Saturday, May 31, 2014

[gita-talk] The Bhagavad Gita - Daily Message - 15 /11

 

||   Shree Hari   ||

Fifteenth Chapter

||   15 / 11  ||


yatanto yoginaścainaḿ paśyantyātmanyavasthitam

yatanto'pyakṛtātmāno nainaḿ paśyantyacetasaḥ

Those who strive, endued with Yoga, realize Atman dwelling in their own hearts; 

those who have not purified their hearts, these ignorant men do no perceive the Atman, 

even though striving. 

Neither pleasure nor prosperity stays permanently with us— a man naturally possesses this discrimination.  

But those people, who in spite of studying the scriptures, 

keeping holy company and practicing spiritual discipline, do not pay attention to 

their discrimination faculty, do not realize that they are separate from pleasures and 

prosperity, are 'akṛtātmā' (have not purified their hearts). Such people in the sixteenth 

verse of the eighteenth chapter have been called 'akṛtabuddhi' (of impure intellect) 

and 'durmati' (of perverted understanding). Though God-realization is not difficult, even 

then in spite of practicing the spiritual discipline, they do not realize God because 

of their attachment and desire for the worldly pleasures. The reason is that Vivek 

(discrimination) does not remain steady of a man who hankers after pleasures and 

In the preceding verse the people who have been called 'vimūḍhāḥ' (deluded), 

here they have been called 'acetasah' (unintelligent). Being deluded by Gunas, they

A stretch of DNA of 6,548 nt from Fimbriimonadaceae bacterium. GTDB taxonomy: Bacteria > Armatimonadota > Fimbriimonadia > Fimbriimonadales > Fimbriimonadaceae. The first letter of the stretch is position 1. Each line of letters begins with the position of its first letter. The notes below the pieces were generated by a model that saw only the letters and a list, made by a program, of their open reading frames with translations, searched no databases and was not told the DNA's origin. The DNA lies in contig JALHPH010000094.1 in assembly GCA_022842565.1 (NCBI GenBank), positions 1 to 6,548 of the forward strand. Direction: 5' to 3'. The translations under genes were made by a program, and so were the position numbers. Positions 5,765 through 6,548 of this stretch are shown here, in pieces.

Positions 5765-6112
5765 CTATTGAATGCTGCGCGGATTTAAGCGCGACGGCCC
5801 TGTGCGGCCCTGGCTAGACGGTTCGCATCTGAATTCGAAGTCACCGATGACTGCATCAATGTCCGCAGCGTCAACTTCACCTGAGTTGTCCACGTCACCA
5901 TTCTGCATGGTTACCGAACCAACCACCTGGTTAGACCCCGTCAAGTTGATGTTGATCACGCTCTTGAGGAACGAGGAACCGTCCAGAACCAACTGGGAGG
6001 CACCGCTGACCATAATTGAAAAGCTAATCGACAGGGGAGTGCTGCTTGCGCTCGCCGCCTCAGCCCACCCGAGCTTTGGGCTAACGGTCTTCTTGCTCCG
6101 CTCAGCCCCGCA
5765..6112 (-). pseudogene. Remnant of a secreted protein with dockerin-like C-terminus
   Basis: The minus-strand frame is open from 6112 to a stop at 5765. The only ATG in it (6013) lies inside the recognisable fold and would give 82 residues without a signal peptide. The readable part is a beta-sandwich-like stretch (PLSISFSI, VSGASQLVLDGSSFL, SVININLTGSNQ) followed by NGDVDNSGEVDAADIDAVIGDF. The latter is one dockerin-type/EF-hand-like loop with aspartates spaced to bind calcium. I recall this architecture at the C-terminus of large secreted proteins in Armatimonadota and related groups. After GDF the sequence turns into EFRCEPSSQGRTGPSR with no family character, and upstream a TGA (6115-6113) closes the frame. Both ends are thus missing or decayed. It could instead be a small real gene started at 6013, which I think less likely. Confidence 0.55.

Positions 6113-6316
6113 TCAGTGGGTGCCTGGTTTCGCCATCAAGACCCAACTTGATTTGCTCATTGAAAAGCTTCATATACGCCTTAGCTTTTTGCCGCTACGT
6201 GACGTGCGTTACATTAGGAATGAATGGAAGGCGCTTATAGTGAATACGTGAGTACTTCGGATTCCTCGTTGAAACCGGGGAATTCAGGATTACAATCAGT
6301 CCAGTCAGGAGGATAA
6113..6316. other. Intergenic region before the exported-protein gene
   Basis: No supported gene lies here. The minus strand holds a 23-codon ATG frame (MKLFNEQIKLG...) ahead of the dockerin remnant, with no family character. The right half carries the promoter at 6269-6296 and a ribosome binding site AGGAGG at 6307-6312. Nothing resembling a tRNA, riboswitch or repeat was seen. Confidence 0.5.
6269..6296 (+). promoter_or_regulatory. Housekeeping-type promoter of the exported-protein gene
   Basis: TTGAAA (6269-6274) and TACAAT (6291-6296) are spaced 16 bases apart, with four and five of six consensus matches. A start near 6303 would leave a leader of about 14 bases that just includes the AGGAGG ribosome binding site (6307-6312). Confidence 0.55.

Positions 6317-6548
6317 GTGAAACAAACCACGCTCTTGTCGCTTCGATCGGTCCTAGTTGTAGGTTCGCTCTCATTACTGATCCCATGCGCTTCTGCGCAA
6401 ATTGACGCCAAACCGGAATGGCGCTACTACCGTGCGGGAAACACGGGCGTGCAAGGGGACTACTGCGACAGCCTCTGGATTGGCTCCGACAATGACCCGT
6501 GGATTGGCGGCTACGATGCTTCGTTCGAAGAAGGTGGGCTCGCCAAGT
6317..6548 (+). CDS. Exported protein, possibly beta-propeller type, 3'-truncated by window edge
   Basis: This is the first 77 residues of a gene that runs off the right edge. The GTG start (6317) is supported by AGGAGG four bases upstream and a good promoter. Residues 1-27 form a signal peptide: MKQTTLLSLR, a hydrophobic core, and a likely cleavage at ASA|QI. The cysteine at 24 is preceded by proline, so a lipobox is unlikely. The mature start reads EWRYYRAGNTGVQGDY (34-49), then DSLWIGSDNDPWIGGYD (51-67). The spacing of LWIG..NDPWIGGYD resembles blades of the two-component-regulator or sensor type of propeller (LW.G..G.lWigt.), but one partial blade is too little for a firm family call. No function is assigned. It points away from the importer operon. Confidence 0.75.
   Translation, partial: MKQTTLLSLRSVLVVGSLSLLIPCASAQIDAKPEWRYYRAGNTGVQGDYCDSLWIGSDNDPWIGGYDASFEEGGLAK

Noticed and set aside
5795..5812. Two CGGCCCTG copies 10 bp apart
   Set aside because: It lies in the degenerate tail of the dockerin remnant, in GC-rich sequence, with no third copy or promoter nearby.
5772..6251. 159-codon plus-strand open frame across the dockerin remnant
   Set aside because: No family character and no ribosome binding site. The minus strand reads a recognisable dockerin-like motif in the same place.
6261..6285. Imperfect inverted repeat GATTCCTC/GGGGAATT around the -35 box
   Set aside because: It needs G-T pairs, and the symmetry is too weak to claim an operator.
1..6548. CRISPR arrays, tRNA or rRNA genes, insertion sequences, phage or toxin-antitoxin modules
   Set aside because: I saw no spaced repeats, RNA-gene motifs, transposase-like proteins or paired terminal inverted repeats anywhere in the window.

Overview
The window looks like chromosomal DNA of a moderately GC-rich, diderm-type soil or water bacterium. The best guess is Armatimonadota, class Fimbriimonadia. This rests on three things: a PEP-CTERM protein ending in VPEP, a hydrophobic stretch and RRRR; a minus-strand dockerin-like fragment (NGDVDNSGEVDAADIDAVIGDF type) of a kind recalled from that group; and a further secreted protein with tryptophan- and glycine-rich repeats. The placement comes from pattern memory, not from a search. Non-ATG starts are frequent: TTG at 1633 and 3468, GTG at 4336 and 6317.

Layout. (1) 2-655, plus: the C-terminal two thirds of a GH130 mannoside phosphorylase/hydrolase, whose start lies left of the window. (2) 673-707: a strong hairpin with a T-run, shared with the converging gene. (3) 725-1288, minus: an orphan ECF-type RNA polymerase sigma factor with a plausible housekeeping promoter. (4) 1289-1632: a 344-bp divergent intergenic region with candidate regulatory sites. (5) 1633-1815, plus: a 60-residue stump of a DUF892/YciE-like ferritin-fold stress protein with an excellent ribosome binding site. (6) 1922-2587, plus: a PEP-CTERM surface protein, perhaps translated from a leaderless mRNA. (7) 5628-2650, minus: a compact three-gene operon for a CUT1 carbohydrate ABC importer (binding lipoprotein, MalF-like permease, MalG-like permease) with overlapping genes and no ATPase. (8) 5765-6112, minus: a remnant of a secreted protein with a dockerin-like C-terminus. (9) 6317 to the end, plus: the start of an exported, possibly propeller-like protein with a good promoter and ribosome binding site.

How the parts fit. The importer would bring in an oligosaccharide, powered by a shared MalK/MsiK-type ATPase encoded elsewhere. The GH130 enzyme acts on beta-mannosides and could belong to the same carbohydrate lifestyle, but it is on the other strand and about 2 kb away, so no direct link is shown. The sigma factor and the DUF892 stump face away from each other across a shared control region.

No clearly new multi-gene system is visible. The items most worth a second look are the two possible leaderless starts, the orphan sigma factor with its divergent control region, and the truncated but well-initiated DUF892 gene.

neither know the division of sense-objects nor that of the Self i.e., they do not know that 

the Self is distinctly separate from the pleasures of which there is supposed union and 

gradual separation.

On this topic, from seventh to eleventh verse, the Lord wants to explain that His 

fragment, the Soul, is totally different from the entities (bodies, objects and actions) --

which by error man assumes them as his own, but these are entirely separate. Both are 

totally separate just like as the sun and the darkest night of amāvasyā (last day of the 

dark half of a month) are separate, their union is impossible. He, who perceives that the 

sentient and the insentient are totally separate from each other, is wise and is a Yogī 

(sage). But he who perceives the sentient (the Self) united with the insentient (matter), 

is ignorant and a 'bhogī (indulged in pleasure).

From Gita Prabodhani in Hindi by Swami Ramsukhdasji  

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